Today, as the documentor, I join an unexpected team for the hackathon as TEAM Hexabrain Bug.  I was asked to join a Hexbug/toy hacking team by Aisen with a simple, “Do you want to join?”.  I asked some simple questions and immediately got interested.  The team is now composed of me John, Shawn, Aisen and Daniel.  We had a blast learning how to solder the arduino and hooking it up with the MindFlex brain sensor.  Like I said before, it was an interesting and revealing experience to think for new paradigms and finding new ways to getting things done.  We are currently working on the prototyping stage where we can get the data we want from the sensors and also implementing code to direct the loop logic to issue command to our Hexbug.

The Hexbug is a small spider-like robot that receives remote control commands to move in sideway directions and to make turns clockwise and anti-clockwise on IR command.  We hope to make an interesting and entertaining hack to transfer mind to robot instruction to make the Hexbot dance for us.  We really enjoyed our experience learning and hacking at the Hack-A-Brain Dev Jam 2013.

-John Yung


1  MindFlex

1  HexaBug

4  NPN transistors from RadioShack (or anywhere really)

1  Arduino

1  Battery holder & connector for the Arduino

1 9 V battery



Soldering Gear & General tools




1) Hack the MindFlex’s transmitter and ground pin like instructed here http://frontiernerds.com/brain-hack

{ This is an easy step of soldering two wires}

2) Connect the GRD wire to GRD Arduino board.

{ We will connect the T wire later}

3) Upload the trial code, after installing the Brain Library on your Arduino IDE.

{ You can find directions on Frontier nerds}

4) Connect the Transmitter pin to the RX port on the Arduino board.

{Now you probably have a signal}

5) Open the Hexabug controller and take off the button caps.

6) Connect a transistor toevery button.

{This will allow us to control it through logic, and not manually}

Like this:


7) Connect the Base of each transistor to its own digital pin.

8) Program the bug to move back and forth  and around depending on your concentration and meditation levels if they are low, but if you are really concentrating if will completely stop moving!


Here is the code we used:

// Arduino Brain Library- Eric Mika, 2010
//Shawn Lauriat & Aisen Caro Chacin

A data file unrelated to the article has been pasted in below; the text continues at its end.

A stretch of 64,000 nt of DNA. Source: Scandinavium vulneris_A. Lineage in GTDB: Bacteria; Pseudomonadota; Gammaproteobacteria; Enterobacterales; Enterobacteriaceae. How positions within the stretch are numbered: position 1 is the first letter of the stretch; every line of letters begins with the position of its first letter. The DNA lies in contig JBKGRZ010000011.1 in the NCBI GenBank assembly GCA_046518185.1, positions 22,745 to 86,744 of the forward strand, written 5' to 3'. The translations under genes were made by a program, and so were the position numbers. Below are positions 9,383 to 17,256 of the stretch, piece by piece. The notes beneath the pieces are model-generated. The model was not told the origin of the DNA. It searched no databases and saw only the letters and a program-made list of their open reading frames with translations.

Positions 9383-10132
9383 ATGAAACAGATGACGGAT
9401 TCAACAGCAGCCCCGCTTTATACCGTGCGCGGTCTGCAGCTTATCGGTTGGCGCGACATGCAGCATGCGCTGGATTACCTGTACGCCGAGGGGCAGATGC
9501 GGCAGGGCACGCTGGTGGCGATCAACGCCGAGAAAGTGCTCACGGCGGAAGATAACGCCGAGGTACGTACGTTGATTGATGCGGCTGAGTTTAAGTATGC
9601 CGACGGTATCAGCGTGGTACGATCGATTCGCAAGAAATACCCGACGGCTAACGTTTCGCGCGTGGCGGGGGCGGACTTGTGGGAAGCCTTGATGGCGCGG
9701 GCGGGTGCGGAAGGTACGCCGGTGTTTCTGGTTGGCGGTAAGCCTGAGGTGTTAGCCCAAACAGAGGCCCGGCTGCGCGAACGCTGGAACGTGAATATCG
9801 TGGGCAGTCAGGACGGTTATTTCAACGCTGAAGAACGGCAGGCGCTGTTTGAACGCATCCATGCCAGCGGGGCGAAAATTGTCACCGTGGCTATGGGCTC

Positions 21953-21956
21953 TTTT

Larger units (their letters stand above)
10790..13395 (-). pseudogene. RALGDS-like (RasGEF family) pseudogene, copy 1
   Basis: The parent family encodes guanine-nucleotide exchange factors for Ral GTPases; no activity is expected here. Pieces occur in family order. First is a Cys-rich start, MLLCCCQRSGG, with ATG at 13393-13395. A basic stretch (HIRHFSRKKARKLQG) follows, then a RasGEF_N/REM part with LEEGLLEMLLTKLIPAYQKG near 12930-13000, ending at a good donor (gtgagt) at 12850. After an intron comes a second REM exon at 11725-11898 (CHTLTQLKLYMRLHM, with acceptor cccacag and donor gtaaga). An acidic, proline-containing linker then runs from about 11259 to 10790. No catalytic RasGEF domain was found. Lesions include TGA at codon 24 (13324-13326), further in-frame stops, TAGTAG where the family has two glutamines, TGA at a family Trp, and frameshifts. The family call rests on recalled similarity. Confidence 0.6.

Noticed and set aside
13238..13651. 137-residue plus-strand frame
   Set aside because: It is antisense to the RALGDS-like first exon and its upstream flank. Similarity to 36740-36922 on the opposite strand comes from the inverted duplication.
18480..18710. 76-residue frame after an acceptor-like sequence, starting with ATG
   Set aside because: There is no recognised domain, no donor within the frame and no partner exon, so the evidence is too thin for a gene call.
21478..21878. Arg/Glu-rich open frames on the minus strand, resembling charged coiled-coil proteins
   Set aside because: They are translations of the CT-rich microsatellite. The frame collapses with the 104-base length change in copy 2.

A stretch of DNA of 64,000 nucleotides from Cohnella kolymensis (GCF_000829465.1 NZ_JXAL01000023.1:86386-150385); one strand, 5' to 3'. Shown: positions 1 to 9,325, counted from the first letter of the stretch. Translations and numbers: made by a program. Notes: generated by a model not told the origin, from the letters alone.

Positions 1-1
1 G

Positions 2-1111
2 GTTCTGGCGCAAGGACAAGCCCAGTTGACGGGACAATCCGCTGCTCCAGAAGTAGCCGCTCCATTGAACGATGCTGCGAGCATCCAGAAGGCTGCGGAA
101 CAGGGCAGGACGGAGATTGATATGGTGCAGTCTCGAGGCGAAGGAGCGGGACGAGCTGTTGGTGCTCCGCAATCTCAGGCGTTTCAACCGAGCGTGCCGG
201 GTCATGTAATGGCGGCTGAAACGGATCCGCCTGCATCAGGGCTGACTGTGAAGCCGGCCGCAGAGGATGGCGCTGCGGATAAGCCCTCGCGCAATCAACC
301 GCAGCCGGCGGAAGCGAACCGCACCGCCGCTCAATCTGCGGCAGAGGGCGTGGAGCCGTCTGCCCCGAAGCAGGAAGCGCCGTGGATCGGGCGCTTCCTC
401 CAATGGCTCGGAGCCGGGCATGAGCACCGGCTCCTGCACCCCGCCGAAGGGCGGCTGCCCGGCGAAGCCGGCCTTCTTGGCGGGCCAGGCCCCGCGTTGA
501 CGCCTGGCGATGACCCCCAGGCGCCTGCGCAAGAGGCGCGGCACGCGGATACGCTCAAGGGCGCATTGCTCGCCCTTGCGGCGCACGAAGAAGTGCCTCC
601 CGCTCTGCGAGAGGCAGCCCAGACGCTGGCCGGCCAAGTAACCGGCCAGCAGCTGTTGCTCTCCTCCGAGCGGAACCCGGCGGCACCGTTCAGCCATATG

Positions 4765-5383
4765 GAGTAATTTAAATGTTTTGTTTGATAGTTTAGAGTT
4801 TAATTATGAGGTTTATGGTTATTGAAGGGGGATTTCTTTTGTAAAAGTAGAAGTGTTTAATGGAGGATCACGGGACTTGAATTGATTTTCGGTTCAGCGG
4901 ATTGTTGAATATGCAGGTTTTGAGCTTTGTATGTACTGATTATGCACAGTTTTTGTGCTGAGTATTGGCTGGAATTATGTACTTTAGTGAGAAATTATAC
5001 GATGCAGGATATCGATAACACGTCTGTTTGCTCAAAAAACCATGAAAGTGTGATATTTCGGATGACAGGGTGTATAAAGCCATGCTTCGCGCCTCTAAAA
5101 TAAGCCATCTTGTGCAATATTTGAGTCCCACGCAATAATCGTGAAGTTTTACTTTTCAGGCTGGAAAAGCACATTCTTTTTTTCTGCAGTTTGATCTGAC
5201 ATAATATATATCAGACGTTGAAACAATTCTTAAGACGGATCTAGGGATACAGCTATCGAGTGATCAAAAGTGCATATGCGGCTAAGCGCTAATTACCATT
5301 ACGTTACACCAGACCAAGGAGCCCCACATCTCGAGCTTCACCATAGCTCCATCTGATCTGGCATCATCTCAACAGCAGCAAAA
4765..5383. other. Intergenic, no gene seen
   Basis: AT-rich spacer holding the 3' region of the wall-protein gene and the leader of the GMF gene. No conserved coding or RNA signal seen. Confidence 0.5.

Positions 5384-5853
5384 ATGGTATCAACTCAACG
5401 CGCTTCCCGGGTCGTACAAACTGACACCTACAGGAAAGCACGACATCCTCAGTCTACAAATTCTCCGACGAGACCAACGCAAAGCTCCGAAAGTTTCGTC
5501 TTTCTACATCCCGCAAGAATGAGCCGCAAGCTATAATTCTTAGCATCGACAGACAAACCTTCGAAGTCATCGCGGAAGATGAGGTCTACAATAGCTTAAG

// Supported by John, Daniel, & Brain Interface Lab

#include <Brain.h>

// Pins
const int upPin = 2;
const int downPin = 3;
const int leftPin = 4;
const int rightPin = 5;

// Set up the brain parser, pass it the hardware serial object you want to listen on.
Brain brain(Serial);

void setup() {
// Start the hardware serial.
// declare the A0 as an OUTPUT:
pinMode(upPin, OUTPUT);
pinMode(downPin, OUTPUT);
pinMode(leftPin, OUTPUT);
pinMode(rightPin, OUTPUT);

void loop() {
// Expect packets about once per second.
// 200,0,0,198895,662927,70451,19499,18932,274169,123681,154576
// The .readCSV() function returns a string (well, char*) listing the most recent brain data, in the following format:
// “signal strength, attention, meditation, delta, theta, low alpha, high alpha, low beta, high beta, low gamma, high gamma”
if (brain.update()) {
// Debugging
// Get the things.
byte attention = brain.readAttention();
byte meditation = brain.readMeditation();
control(attention, meditation);

void control(byte attention, byte meditation) {
int upValue = 0;
int downValue = 0;
int leftValue = 0;
int rightValue = 0;

if (attention < 25) {
upValue = 1023;
} else if (attention < 50) {
// Full steam ahead!
downValue = 1023;

// Turning
if (meditation < 25) {
leftValue = 1023;
} else if (meditation < 50) {
rightValue = 1023;

analogWrite(upPin, upValue);
analogWrite(downPin, downValue);
analogWrite(leftPin, leftValue);
analogWrite(rightPin, rightValue);

9) Once you have all of the code ready with your preferred threshold settings, tape stuff up! Semi permanence is important to present!



10) Now! Concentrate and tell your brain bug to Stop!!





One response to “HEXABRAIN BUG

  1. Pingback: Hack-A-Brain Recap | Brain Interface Lab·

Leave a Reply

Fill in your details below or click an icon to log in:

WordPress.com Logo

You are commenting using your WordPress.com account. Log Out /  Change )

Google+ photo

You are commenting using your Google+ account. Log Out /  Change )

Twitter picture

You are commenting using your Twitter account. Log Out /  Change )

Facebook photo

You are commenting using your Facebook account. Log Out /  Change )


Connecting to %s